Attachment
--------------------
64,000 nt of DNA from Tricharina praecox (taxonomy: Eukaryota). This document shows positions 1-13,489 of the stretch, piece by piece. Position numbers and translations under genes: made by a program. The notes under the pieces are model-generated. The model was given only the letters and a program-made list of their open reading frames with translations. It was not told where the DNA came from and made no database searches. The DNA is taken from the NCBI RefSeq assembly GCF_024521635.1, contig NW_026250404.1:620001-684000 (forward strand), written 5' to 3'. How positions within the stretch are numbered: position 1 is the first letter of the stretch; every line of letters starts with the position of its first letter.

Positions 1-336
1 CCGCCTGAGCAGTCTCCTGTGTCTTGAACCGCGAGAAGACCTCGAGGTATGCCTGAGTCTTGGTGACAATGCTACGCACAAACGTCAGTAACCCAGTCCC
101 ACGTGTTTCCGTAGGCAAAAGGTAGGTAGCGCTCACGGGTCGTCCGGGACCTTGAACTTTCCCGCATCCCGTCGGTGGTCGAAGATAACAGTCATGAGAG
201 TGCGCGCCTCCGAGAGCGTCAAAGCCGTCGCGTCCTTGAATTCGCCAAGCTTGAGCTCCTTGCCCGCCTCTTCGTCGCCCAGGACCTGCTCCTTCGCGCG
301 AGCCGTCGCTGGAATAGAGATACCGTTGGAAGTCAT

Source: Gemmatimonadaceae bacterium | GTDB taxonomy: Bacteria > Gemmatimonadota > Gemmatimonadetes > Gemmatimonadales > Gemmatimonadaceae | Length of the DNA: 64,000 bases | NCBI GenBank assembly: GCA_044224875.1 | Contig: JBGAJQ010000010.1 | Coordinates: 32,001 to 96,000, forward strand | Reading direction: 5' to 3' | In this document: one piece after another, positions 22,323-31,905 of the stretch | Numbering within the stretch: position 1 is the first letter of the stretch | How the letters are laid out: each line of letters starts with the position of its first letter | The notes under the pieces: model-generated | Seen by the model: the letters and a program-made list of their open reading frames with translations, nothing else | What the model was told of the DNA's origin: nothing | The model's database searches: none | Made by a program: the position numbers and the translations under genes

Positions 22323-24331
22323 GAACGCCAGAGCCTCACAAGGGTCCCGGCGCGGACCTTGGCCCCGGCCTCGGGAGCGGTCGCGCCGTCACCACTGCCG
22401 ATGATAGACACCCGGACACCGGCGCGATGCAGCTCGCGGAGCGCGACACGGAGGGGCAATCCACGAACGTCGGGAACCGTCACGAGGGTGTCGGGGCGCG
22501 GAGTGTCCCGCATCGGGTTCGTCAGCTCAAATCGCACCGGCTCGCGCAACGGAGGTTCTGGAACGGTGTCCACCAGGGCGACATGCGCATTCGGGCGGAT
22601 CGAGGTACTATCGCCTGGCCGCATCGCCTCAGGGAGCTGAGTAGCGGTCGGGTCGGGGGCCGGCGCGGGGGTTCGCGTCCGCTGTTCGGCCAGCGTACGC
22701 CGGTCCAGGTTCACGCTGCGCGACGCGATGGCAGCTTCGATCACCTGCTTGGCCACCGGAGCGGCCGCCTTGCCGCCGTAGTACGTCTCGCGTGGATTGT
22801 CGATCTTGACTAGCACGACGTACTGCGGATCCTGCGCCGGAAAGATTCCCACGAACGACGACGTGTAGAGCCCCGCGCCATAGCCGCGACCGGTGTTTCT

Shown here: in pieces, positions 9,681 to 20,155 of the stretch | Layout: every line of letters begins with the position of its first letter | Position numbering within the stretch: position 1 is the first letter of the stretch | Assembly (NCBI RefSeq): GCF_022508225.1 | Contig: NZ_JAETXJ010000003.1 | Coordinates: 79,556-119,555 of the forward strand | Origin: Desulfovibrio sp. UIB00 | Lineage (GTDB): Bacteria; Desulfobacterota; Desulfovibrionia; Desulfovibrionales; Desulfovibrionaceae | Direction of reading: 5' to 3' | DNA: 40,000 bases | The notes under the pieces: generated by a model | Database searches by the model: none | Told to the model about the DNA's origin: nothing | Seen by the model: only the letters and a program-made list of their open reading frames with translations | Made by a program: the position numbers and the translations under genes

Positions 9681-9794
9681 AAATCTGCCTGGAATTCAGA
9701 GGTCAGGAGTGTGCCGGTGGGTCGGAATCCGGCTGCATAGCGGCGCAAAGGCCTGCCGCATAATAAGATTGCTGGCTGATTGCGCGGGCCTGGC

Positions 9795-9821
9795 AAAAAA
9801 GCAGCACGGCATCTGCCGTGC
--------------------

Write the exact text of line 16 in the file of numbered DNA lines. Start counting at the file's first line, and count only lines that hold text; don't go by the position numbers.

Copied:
Positions 9681-9794